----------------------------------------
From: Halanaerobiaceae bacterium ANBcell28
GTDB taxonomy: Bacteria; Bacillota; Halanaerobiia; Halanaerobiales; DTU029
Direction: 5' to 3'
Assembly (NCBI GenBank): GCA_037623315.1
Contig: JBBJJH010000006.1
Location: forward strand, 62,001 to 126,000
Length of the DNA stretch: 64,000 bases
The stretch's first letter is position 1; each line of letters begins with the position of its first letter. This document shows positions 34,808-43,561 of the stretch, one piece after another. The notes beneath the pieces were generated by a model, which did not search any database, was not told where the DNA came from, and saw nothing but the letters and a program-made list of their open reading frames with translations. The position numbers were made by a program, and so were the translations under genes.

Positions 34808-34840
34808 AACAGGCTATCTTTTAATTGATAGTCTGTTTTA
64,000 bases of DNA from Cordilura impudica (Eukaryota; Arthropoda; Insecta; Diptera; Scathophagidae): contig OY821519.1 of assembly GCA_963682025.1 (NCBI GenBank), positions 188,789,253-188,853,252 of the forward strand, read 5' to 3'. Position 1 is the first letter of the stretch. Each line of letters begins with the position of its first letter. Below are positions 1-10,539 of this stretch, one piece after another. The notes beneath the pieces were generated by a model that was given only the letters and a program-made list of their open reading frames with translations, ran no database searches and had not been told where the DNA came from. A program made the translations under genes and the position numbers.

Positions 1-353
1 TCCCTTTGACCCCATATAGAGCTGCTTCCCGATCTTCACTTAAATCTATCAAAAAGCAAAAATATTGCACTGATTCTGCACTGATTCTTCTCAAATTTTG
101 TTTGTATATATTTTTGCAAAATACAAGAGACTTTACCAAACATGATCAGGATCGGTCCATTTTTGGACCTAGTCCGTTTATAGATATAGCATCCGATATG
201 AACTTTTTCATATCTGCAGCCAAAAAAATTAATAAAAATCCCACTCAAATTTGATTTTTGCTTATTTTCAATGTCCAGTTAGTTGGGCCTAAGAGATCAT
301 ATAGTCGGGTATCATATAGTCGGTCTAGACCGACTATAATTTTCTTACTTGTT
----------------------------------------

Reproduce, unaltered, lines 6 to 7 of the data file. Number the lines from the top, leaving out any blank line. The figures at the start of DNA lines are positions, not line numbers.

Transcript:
Location: forward strand, 62,001 to 126,000
Length of the DNA stretch: 64,000 bases